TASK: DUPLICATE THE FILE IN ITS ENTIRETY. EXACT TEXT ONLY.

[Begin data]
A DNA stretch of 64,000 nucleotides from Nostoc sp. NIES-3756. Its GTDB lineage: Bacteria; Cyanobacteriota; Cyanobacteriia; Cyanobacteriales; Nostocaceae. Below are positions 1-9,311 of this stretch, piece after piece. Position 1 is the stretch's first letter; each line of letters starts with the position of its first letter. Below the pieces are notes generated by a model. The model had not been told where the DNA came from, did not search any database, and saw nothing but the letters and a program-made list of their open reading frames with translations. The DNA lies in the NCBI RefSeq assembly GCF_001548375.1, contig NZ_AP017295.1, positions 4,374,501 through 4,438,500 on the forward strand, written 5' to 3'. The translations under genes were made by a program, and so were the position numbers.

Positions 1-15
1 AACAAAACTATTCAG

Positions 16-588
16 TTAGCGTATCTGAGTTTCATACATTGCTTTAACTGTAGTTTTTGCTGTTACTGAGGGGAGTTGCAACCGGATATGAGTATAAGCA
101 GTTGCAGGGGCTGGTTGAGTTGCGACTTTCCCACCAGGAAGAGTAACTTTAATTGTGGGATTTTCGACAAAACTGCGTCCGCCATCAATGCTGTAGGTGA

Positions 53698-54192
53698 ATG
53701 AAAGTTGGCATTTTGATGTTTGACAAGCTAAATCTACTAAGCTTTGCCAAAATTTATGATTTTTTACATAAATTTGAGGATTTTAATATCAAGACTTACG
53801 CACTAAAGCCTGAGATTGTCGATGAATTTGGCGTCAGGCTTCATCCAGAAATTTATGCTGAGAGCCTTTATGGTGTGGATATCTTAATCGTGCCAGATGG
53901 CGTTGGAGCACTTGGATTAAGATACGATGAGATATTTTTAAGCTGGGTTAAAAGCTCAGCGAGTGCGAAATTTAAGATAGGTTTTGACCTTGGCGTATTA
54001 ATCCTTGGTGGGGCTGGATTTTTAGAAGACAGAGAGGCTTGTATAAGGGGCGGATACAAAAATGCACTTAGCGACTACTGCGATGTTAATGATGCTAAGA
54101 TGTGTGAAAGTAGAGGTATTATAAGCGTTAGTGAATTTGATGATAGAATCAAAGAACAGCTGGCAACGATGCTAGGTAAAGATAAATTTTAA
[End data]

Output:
A DNA stretch of 64,000 nucleotides from Nostoc sp. NIES-3756. Its GTDB lineage: Bacteria; Cyanobacteriota; Cyanobacteriia; Cyanobacteriales; Nostocaceae. Below are positions 1-9,311 of this stretch, piece after piece. Position 1 is the stretch's first letter; each line of letters starts with the position of its first letter. Below the pieces are notes generated by a model. The model had not been told where the DNA came from, did not search any database, and saw nothing but the letters and a program-made list of their open reading frames with translations. The DNA lies in the NCBI RefSeq assembly GCF_001548375.1, contig NZ_AP017295.1, positions 4,374,501 through 4,438,500 on the forward strand, written 5' to 3'. The translations under genes were made by a program, and so were the position numbers.

Positions 1-15
1 AACAAAACTATTCAG

Positions 16-588
16 TTAGCGTATCTGAGTTTCATACATTGCTTTAACTGTAGTTTTTGCTGTTACTGAGGGGAGTTGCAACCGGATATGAGTATAAGCA
101 GTTGCAGGGGCTGGTTGAGTTGCGACTTTCCCACCAGGAAGAGTAACTTTAATTGTGGGATTTTCGACAAAACTGCGTCCGCCATCAATGCTGTAGGTGA

Positions 53698-54192
53698 ATG
53701 AAAGTTGGCATTTTGATGTTTGACAAGCTAAATCTACTAAGCTTTGCCAAAATTTATGATTTTTTACATAAATTTGAGGATTTTAATATCAAGACTTACG
53801 CACTAAAGCCTGAGATTGTCGATGAATTTGGCGTCAGGCTTCATCCAGAAATTTATGCTGAGAGCCTTTATGGTGTGGATATCTTAATCGTGCCAGATGG
53901 CGTTGGAGCACTTGGATTAAGATACGATGAGATATTTTTAAGCTGGGTTAAAAGCTCAGCGAGTGCGAAATTTAAGATAGGTTTTGACCTTGGCGTATTA
54001 ATCCTTGGTGGGGCTGGATTTTTAGAAGACAGAGAGGCTTGTATAAGGGGCGGATACAAAAATGCACTTAGCGACTACTGCGATGTTAATGATGCTAAGA
54101 TGTGTGAAAGTAGAGGTATTATAAGCGTTAGTGAATTTGATGATAGAATCAAAGAACAGCTGGCAACGATGCTAGGTAAAGATAAATTTTAA